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Saturday 3 June 2023 Dublin: 17°C
# New Year's Resolution
These lifestyle changes could help lower your risk of developing cancer
Quitting smoking is top of the list.

SIMPLE LIFESTYLE CHANGES could significantly lower people’s risk of developing cancer, the Irish Cancer Society (ICS) has said.

Four out of 10 cancer cases are preventable and 40% of cancer risk has been attributed to five lifestyle factors — tobacco, diet, being overweight or obese, alcohol intake and low physical activity, according to the National Cancer Registry.

The ICS is urging people looking for a new year’s resolution to follow the European Code Against Cancer, which includes 12 steps to help reduce their risk of cancer:

  • Do not smoke – one in three cancers is related to smoking
  • Avoid second-hand smoke – keep your home and workplace smoke-free
  • Be a healthy weight – have a healthy body weight by being physically active and eating a healthy diet
  • Be physically active every day – aim for at least 30 minutes of physical activity every day
  • Have a healthy diet – eat fruit, vegetables, wholegrains and pulses; limit foods high in sugar, salt and fat; avoid processed meat and limit red meat
  • Avoid alcohol – cut back or avoid alcohol altogether
  • Avoid too much sun – protect your skin when outdoors and avoid sunbeds
  • Pollutants – protect yourself in the workplace and follow health and safety instructions
  • Avoid radon – find out if you are exposed to radiation from naturally high radon levels in your home; find out more information on radon levels from the Environmental Protection Agency
  • Advice for women: breastfeeding is proven to reduce the risk of cancer; hormone replacement therapy (HRT) is a hormonal drug for menopausal symptoms which increases risk of certain cancers and its use should be limited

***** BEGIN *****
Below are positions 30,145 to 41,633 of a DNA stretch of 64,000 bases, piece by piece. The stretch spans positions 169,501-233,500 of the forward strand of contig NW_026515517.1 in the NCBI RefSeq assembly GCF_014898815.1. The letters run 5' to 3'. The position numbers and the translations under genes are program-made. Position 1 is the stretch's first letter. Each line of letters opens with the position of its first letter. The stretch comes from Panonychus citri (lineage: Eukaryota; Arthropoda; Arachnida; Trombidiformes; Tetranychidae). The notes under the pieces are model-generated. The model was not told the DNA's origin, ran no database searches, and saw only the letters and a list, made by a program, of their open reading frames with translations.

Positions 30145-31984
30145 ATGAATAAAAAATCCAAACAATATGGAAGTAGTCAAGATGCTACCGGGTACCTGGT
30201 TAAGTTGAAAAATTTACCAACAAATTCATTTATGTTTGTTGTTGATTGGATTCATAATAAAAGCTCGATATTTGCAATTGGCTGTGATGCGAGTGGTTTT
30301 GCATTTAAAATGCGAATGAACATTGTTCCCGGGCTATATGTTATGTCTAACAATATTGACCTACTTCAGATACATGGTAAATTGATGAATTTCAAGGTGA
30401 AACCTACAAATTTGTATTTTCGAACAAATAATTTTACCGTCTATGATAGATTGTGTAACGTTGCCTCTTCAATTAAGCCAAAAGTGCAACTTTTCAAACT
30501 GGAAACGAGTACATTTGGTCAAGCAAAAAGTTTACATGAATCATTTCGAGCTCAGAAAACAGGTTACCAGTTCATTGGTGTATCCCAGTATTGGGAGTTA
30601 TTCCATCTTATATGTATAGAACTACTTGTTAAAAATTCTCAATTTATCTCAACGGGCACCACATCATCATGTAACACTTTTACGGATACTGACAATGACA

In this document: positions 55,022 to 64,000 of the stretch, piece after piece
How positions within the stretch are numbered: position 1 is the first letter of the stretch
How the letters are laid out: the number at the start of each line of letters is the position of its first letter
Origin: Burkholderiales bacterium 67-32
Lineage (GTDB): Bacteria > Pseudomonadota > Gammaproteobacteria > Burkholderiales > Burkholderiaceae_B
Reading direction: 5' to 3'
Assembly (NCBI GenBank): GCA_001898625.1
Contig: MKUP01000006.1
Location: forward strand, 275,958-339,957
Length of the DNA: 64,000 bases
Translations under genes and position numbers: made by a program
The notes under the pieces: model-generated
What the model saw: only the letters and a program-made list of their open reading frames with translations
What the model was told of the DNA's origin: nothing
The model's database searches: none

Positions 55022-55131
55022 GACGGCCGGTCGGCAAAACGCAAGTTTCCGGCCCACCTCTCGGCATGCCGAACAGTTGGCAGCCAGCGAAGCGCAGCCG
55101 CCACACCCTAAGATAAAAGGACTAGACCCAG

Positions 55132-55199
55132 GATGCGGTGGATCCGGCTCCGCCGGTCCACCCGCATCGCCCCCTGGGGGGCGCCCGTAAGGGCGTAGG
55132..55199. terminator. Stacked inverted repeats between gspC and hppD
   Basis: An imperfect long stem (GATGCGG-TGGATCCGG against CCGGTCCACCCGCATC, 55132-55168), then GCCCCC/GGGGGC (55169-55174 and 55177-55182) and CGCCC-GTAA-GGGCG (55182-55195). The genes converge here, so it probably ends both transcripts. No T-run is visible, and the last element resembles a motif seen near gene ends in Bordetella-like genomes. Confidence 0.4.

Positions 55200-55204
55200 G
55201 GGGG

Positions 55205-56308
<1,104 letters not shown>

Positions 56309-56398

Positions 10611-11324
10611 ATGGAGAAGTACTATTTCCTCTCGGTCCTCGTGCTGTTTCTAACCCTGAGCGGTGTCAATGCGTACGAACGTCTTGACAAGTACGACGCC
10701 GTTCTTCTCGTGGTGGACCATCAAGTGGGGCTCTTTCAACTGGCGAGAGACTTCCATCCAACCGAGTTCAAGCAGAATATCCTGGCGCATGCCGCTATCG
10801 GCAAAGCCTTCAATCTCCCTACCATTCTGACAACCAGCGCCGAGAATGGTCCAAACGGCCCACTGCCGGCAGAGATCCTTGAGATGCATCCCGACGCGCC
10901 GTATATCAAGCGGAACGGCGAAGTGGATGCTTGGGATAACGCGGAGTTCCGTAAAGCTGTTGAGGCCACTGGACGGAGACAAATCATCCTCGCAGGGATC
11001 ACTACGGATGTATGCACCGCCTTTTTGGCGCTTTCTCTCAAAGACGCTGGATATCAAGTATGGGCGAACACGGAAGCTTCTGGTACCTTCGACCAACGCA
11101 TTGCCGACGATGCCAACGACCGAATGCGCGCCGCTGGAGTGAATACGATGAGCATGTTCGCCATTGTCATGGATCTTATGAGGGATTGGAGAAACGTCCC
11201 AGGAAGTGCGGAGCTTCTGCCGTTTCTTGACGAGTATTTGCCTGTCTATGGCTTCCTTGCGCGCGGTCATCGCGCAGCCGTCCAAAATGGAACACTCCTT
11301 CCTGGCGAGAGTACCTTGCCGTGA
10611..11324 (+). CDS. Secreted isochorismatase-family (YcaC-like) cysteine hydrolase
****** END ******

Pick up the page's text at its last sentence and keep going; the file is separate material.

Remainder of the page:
• Get vaccinations: ensure your children are vaccinated against Hepatitis B (for newborns) and that girls over 12 get the human papillomavirus (HPV) vaccine
  • Take part in cancer screening programmes for bowel cancer (men and women), breast cancer (women) and cervical cancer (women)

A recent survey by YouGov, on behalf of the Association of European Cancer Leagues, found that Irish people (13%) are more aware of the code in comparison to their UK counterparts (2%).

The survey also found that 78% of Irish people questioned said they were likely to make changes to their lifestyle based on the guidelines.

Quitting smoking 

Kevin O’Hagan, the ICS’s Cancer Prevention Manager, said it’s positive to see a “growing awareness of cancer prevention in Ireland”.

The number one thing people can do to improve their health and lower their risk of cancer is to quit smoking. Three in every 10 cancers are caused by smoking and we would urge all smokers to make quitting their number one resolution in 2018.

O’Hagan said anyone who wants to quit smoking should call the HSE Quit Team on 1800 201 203 or click here for advice and information.

He said another way people can reduce their risk of developing cancer is by getting physically active. He said maintaining a healthy weight is the most important thing you can do for cancer prevention, after not smoking.

Up to 40% of certain cancers are attributable to being overweight or obese and, with most adults in Ireland now weighing more than they should, it is really important we do all we can to maintain a healthy weight to lower the risk of cancer.

O’Hagan added that about 900 cancers and 500 cancer deaths are attributed to alcohol every year.

“I would urge people to be aware of how they drink and limit their intake as much as possible. The new year is a great opportunity to change a habit and to radically change our approach to alcohol in this country,” he said.

Read: A number of people have died due to flu, as two strains of the virus hit Ireland

Read: Better sex education and conversations with parents: Why the teen pregnancy rate keeps falling

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